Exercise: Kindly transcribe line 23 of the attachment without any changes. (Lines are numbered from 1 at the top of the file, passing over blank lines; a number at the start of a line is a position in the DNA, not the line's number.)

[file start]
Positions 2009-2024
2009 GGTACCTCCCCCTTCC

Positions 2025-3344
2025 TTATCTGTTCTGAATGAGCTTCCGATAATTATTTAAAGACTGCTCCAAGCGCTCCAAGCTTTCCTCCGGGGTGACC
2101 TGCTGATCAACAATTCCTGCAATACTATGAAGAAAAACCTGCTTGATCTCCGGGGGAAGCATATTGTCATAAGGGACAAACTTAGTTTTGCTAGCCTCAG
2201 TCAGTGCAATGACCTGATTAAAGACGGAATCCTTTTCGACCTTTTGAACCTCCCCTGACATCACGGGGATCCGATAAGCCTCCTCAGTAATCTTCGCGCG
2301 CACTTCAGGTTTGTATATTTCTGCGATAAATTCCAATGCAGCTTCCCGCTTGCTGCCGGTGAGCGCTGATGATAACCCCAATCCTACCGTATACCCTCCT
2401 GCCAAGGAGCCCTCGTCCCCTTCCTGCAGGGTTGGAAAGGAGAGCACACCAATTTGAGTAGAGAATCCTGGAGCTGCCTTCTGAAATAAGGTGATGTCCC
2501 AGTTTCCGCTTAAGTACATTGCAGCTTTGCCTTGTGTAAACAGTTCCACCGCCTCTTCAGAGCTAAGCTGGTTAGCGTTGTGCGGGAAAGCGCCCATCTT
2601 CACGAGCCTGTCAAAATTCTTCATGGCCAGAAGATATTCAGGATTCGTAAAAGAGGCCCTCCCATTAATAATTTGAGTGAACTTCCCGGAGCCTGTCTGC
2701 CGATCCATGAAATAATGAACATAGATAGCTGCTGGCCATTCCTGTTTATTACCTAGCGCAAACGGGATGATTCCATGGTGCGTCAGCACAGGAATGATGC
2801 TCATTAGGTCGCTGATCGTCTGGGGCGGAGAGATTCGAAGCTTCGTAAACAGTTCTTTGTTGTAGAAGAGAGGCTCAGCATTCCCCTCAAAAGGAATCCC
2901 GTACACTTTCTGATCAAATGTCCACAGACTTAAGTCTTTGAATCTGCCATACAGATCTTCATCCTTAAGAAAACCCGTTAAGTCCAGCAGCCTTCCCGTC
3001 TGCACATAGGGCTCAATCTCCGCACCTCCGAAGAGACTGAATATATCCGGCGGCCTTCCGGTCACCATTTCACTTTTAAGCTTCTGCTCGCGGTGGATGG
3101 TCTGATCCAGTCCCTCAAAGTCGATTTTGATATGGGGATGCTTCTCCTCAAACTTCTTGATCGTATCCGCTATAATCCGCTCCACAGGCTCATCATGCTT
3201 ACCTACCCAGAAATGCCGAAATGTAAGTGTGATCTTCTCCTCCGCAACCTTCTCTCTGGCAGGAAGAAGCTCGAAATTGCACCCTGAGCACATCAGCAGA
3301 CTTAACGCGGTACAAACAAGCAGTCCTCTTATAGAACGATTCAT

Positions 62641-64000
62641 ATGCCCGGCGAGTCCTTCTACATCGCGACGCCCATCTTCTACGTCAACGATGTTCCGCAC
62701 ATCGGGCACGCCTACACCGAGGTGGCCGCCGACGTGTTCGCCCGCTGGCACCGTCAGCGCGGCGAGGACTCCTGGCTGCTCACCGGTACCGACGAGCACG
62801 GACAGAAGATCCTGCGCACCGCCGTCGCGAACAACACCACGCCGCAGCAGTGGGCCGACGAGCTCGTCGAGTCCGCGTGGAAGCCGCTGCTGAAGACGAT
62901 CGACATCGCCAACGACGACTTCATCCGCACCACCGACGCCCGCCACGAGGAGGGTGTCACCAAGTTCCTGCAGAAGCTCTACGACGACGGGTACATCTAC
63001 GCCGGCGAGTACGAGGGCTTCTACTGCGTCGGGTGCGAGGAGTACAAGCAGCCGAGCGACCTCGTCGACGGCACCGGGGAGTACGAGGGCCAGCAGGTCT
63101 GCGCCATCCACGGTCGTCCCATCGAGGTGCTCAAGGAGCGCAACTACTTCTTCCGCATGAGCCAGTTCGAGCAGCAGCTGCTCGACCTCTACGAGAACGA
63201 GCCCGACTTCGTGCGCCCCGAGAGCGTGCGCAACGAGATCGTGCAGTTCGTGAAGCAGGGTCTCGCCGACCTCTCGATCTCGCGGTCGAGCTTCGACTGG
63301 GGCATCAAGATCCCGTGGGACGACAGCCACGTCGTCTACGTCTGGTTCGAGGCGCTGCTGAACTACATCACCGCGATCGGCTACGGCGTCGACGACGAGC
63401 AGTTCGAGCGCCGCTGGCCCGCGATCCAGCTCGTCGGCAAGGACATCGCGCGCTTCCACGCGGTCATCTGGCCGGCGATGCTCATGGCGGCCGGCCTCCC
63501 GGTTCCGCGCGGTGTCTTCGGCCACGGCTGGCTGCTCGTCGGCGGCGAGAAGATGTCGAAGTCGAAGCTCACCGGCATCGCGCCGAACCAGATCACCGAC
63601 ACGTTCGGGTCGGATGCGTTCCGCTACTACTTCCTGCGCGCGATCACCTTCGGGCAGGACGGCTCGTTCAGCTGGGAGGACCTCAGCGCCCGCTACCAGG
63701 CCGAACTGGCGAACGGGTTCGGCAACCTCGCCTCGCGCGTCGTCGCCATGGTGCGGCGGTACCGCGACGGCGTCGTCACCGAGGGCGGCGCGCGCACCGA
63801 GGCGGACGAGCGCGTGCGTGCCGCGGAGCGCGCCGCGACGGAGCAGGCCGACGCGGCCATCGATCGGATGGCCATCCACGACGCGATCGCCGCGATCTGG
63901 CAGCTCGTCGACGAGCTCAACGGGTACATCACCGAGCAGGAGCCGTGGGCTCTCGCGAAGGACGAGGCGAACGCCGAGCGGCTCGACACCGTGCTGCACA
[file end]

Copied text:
63001 GCCGGCGAGTACGAGGGCTTCTACTGCGTCGGGTGCGAGGAGTACAAGCAGCCGAGCGACCTCGTCGACGGCACCGGGGAGTACGAGGGCCAGCAGGTCT